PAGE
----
The Common Good

We all share the same landscape.  A crime against horticulture is, on some level, a crime against humanity and the country is awash with great examples,rural and urban. There are certain practices which , anecdotally, it seems nobody agrees with and which attract universal disdain. Yet they keep happening. You would be hard pressed to… Read more »

The No Half Measures Monty

Last Saturday night myself and my wife, along with roughly a thousand others, enjoyed An Evening with Monty Don. The event was part of the annual Carlow Garden Trail and took place in the Arboretum in Leighlinbridge. Monty talked to us about his life in gardening and specifically the development of his own garden, Longmeadow… Read more »

School Gardening

Is it not time we had a coherent strategy to incorporate horticulture and gardening into mainstream education? You may have noticed the odd polytunnel in some of the new second level schools which have been built over the last decade or so. This is obviously to be applauded as a step in the right direction… Read more »

The Autistic Gardeners

I don’t watch much television but I have been tuning into a programme called The Autistic Gardener over the past couple of weeks on Channel Four. The show concerns a Garden Designer fortuitously named Alan Gardner. Alan has Asperger’s syndrome and believes that his condition allows him to bring something unique to his work; microscopic… Read more »

Face The Fear And Plant It Anyway

The fear is everywhere, the fear of making a mistake. The nobility of learning through trial and error, though often preached, is evidently  a concept that we abandoned with childhood. There is a view that mistake based learning stops at a certain point, a point after which we can be microscopically prescriptive  and everything will… Read more »

The Kids Are All Right

We have talked about the potential for the garden to provide a dynamic and stimulating environment for the entire age spectrum. Add this to what we have traditionally prioritised in our outside space and you have what seems to an irreconcilable cacophany of design imperatives. Modern garden design attempts to pack a lot in. The… Read more »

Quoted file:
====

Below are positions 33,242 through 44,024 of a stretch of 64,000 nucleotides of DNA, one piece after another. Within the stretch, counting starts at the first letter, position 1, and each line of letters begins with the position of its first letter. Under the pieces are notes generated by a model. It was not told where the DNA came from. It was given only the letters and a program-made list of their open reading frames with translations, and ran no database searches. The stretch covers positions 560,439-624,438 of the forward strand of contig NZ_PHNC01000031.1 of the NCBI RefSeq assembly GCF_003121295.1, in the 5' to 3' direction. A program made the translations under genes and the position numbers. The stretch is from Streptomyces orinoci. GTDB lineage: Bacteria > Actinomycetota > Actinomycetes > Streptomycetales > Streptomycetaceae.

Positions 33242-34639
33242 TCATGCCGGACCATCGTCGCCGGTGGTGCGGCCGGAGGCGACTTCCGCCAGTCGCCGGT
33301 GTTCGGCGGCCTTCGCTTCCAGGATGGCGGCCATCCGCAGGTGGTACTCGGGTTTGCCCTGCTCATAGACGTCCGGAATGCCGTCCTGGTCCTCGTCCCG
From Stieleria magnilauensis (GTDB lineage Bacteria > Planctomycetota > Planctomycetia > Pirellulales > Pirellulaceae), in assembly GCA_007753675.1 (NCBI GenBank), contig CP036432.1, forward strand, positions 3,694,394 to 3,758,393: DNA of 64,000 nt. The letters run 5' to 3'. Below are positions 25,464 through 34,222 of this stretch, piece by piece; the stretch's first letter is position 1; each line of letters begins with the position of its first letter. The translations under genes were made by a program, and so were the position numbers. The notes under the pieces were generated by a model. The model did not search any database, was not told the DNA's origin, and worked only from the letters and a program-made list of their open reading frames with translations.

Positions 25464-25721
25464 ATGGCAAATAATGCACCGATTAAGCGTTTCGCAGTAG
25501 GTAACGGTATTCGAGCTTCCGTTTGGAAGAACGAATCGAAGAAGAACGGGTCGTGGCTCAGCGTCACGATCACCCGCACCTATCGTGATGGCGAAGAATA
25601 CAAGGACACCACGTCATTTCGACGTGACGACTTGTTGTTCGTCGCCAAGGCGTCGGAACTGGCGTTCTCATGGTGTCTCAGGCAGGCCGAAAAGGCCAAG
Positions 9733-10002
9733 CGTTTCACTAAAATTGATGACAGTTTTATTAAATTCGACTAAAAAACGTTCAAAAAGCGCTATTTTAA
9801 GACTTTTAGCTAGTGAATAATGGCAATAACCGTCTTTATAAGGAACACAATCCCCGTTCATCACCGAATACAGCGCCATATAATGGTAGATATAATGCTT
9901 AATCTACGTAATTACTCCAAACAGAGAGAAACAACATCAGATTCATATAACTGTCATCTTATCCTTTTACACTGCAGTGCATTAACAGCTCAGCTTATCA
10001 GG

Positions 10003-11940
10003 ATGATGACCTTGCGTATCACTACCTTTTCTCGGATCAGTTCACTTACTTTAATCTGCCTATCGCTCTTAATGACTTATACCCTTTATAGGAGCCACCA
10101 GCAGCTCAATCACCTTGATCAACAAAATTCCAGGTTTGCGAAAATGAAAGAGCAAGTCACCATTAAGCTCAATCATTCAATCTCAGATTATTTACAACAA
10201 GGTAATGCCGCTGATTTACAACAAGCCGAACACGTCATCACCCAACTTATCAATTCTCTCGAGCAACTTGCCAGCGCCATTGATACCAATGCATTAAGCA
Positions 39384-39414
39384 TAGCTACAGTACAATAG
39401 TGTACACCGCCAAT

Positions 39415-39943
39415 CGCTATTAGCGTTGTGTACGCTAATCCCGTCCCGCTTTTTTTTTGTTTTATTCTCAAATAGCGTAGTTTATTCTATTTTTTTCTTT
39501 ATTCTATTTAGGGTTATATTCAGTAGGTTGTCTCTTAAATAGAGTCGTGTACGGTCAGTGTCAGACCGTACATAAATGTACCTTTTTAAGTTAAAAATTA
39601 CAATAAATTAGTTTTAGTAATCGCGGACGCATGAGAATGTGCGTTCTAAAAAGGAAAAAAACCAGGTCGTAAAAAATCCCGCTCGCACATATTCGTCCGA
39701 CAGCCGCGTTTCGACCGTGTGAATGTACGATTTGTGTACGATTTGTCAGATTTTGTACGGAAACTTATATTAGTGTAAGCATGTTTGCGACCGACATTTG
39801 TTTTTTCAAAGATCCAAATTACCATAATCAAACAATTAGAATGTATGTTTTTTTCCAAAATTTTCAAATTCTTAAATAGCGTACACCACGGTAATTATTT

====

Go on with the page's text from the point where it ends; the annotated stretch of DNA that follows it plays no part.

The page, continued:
Design For Life

Biophilia, the theory as developed by the biologist Edward O. Wilson,  is defined as an innate and genetically determined affinity of human beings with the natural world. Now, we’ve all heard of horticultural therapy;  its multiple benefits have been well researched and documented. That same research, however, might just be about to acquire a new… Read more »

The Possibilities Are Endless

The possibilities are endless. The combinations and computations are infinite. There is no end to what is not needed or what does not belong. Good design is difficult because of the amount of superfluousness that relentlessly  tries to insinuate itself into the picture. The designer must be ever vigilant to eradicate that which does not… Read more »

All The Things Your Garden Can Do for You

The garden is a magical place; it provides therapy, illness recovery, increases intellectual capacity, provides wholesome goal driven participation for people in need of a supportive and nurturing environment, holistic benefits.  Ultimately where we’re going with all this stuff is to expand the conventional meaning of accessible in the garden context; physically accessible yes but… Read more »

Broad Appeal

Consider Multi Generational Design and how it can impact areas like horticultural therapy, designing for autism, for attention deficit hyperactivity disorder. There is a confidence building role for it within the work being done with people in transition; from abusive or addictive backgrounds, children from dysfunctional homes.Facilitating pleasurable engagement with the garden. Providing the vehicle… Read more »